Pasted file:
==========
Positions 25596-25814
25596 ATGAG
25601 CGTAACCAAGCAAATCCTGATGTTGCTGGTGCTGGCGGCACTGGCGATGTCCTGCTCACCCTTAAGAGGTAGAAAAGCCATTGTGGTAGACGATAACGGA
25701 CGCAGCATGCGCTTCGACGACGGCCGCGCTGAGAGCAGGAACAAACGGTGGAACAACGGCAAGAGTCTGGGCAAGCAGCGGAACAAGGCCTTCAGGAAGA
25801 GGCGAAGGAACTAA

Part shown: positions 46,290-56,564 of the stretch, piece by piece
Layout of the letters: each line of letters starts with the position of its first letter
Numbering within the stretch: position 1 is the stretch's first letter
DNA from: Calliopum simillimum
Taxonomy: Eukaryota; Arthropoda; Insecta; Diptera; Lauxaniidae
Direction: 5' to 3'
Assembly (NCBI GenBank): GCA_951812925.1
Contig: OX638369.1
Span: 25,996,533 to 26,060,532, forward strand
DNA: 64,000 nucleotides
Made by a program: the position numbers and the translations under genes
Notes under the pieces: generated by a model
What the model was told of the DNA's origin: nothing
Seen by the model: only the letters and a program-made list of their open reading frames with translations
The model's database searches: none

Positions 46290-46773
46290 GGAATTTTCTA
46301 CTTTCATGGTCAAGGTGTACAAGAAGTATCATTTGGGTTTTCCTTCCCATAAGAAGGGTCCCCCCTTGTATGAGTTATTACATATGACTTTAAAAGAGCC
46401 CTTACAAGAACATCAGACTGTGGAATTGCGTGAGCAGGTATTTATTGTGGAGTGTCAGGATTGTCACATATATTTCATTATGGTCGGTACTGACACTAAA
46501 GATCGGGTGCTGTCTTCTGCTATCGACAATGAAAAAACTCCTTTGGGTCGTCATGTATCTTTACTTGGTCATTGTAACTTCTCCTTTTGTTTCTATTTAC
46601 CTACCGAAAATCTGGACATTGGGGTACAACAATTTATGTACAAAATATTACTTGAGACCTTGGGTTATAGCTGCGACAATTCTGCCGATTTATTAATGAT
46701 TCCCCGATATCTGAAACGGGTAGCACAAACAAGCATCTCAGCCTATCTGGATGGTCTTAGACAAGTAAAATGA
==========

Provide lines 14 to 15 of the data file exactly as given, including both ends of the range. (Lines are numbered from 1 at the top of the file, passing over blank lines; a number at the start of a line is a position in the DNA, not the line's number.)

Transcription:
Span: 25,996,533 to 26,060,532, forward strand
DNA: 64,000 nucleotides